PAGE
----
Bottle dancers bring the simchah

Bottle dancers are performers who balance wine bottles on their heads while dancing. | Bottle Dancers Courtesy of Michael Pasternak

Justin Regan | Special to WJW

Before going any further, Michael Pasternak would like to answer the question that’s already on your mind.

“They are truly balancing bottles,” Pasternak said. “People think, ‘What is the trick? Is there a cutout in the hat? Are there magnets? Velcro?’ There is no trick. They are literally balancing bottles.”

Pasternak is the founder of The Amazing Bottle Dancers, a dance company that has been dazzling wedding and b’nai mitzvah parties for years. The company has several troupes throughout the country, including a mid-Atlantic one. And while the occasional beard may be fabricated, the performers really do dance, sing and joke while balancing bottles on their black hats. It’s a spectacle that comes straight out of the wedding celebration scene in the 1971 movie, “Fiddler on the Roof.”

“To me, there was romance to this dance,” said Pasternak, who lives in Los Angeles and is originally from the East Coast. “I just get swept up in it. And I see the beauty and the grace, and it’s just wondrous, and there’s just incredible romance to it. I would hope that other people see that. That’s how it’s always affected me.”

The troupe has performed all over the world for various events. They’ve danced in Major League Baseball stadiums, on the set of “Live with Regis and Kelly” and in a hip-hop video. Despite all of these achievements, when Pasternak founded the troupe, he only had his own wedding in mind. He wanted some traditional entertainment. He had a background in entertainment production, so he took it on himself to assemble the dancers. It was a hit.

“It’s just that the calls kept coming in and everyone remarking not only how wonderful the wedding was but really, ‘Where did you find those guys?’” Pasternak said. “I said, ‘Well, I created this. It wasn’t until months and months later and calls kept coming in. People who weren’t even at the wedding but were starting to hear and wanted to get the number of the group.”

Pasternak asked his wife if he should pursue this. She told him to run with it. The troupe became a permanent fixture of wedding performance.

“We’ve been adding a touch of tradition [for bar mitzvahs] and I guess weddings as well,” Pasternak said. “A touch of tradition at a bar mitzvah, where you might have bar mitzvah themes, Alice in Wonderland or sports or whatever they have, and with the exception of maybe the hora and Uncle Morris doing the motzi, the blessing on the bread, you wouldn’t know it’s a bar mitzvah. So here we are with that little touch to bring it all back home. And the same of weddings as well.”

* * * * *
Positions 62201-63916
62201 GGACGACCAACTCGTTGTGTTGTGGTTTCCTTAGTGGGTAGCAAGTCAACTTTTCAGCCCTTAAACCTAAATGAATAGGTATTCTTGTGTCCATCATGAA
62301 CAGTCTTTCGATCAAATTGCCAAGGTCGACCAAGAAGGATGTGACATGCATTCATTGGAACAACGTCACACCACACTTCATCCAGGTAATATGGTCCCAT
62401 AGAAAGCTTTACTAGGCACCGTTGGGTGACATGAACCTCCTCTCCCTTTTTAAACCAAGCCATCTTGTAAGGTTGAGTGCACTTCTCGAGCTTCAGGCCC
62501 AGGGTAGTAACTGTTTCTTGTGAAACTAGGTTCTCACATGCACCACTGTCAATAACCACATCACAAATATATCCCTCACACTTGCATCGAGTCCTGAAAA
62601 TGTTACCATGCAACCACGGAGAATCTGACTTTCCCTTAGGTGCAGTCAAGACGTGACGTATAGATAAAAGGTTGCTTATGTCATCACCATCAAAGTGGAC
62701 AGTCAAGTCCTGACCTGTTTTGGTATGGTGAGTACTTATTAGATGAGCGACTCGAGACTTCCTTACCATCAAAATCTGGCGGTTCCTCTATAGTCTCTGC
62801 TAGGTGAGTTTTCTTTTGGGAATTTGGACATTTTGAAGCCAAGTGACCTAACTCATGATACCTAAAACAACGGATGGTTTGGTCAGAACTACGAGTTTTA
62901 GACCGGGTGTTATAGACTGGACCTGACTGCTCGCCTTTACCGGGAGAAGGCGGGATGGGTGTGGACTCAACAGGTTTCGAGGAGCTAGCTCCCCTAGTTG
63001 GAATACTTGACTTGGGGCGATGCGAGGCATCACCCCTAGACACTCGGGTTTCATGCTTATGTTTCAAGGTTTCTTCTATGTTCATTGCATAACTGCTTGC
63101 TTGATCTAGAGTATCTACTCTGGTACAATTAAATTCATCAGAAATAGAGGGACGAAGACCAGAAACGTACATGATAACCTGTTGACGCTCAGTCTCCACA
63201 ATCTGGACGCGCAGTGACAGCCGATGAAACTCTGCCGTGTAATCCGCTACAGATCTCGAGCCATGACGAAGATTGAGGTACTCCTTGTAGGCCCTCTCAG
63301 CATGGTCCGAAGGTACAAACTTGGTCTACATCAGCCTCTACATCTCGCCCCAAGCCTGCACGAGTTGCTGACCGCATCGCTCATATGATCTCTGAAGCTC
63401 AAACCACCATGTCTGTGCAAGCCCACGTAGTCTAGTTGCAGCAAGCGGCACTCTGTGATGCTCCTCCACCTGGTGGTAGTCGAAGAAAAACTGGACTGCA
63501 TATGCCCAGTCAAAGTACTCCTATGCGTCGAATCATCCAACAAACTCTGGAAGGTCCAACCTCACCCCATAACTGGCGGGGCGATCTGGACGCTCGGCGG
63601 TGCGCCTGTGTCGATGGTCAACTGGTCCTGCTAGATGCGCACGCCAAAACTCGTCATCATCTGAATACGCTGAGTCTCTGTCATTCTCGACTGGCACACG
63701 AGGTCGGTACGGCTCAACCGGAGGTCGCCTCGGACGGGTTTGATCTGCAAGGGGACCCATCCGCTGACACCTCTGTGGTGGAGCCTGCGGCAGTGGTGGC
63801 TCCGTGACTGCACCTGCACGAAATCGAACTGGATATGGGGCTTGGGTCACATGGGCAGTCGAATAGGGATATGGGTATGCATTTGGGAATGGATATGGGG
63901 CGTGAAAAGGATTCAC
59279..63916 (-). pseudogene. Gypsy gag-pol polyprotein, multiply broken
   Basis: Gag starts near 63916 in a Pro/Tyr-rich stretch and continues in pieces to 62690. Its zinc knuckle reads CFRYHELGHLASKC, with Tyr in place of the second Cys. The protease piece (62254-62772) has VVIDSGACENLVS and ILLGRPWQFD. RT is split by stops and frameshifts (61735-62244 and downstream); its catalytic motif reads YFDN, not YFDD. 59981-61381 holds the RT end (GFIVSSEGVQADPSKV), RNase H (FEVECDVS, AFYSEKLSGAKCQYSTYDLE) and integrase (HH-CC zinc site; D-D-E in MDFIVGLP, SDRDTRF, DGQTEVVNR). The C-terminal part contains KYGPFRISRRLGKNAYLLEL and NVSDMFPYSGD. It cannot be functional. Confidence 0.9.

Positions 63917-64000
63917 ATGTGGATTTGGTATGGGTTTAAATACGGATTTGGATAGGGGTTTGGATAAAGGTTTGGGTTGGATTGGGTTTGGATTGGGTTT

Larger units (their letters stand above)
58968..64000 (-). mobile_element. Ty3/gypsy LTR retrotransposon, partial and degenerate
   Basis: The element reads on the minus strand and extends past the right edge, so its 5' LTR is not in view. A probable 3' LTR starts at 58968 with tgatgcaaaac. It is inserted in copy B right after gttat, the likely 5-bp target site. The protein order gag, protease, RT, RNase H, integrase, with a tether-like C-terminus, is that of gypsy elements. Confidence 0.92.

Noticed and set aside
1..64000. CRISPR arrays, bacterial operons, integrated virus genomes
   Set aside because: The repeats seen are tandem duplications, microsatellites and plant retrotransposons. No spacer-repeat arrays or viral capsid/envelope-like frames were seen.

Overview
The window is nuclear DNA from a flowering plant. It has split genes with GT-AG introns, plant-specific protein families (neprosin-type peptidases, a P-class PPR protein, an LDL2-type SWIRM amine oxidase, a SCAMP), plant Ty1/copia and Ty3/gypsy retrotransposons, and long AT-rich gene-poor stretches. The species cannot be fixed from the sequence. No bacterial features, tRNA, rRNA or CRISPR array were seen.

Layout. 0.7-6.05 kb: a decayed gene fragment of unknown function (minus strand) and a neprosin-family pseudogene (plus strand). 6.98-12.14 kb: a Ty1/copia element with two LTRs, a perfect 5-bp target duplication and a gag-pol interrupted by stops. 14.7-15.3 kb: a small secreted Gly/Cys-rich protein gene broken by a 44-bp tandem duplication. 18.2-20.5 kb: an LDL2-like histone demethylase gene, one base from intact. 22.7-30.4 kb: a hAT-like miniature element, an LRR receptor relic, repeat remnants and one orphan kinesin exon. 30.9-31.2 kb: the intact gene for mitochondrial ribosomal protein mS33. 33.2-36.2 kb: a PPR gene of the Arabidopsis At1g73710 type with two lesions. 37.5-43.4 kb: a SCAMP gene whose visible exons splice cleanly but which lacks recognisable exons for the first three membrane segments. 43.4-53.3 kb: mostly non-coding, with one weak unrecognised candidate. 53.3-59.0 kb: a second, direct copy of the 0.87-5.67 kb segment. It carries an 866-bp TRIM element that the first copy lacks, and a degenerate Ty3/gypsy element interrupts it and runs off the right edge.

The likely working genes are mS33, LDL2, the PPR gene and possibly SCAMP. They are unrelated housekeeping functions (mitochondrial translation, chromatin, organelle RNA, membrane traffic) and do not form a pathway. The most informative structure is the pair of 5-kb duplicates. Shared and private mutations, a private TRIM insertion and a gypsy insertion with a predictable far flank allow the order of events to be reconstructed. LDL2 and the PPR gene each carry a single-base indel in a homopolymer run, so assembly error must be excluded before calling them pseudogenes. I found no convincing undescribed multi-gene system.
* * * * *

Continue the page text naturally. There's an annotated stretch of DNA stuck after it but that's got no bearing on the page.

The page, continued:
And nothing says tradition like “Fiddler on the Roof.” According to Pasternak, the choreographer for the movie got the inspiration for the dance by attending Orthodox weddings.

“The rationale behind that is at Orthodox simchas it is a mitzvah to put a smile on the faces of the bride and groom,” Pasternak said. “The guests would do crazy, silly things, whether it was juggling, something offbeat. I’ve seen at Orthodox simchas where someone takes a napkin, … makes believe they are a matador with a napkin [and] the other puts down his hands to his head like he’s the bull.”

In a similar way, bottle dancing “is a way of bringing joy to the wedding couple,” Pasternak said.

For all its tradition, the troupe usually is introduced in an unconventional way. A bunch of men dressed in beards and hats “crash” the wedding claiming to have the wrong address. This is because in many cases they are booked to surprise the couple.

“Think of it like a Chasidic flash mob,” Pasternak said.

Moving across the floor on your knees with a bottle on your head might seem incredibly niche. But one thing Pasternak has learned from this job is just how universal dance is. One of the highlights of Pasternak’s work was when he was asked to perform at a completely non-Jewish wedding.

“[The father of the bride] said, ‘First I saw you at a bar mitzvah, and I just think that everyone would truly enjoy this,’” Pasternak said. “In a thousand years I never thought I’d be getting a call from brides and grooms who are both not Jewish. And he said, ‘I think this will be so much fun.’”

The Amazing Bottle Dancers have also felt the effects of COVID. While they were doing some virtual performances before the pandemic, it became the norm last year. At times, they have danced wearing gloves and clear face masks. Now, they are bringing the simchah any way they can.

For Pasternak, the group of jovial, quirky dancers has become a calling.

“Maybe I’m not curing cancer, but I have to say in bringing joy to people’s simchas … there’s just something about the voicemail and you hear the passion in people’s voices and I’m very proud of that,” Pasternak said. “That of all the things they had at their wedding, people can’t stop talking about this. That to me is really what it’s all about. I’m very proud of that.”

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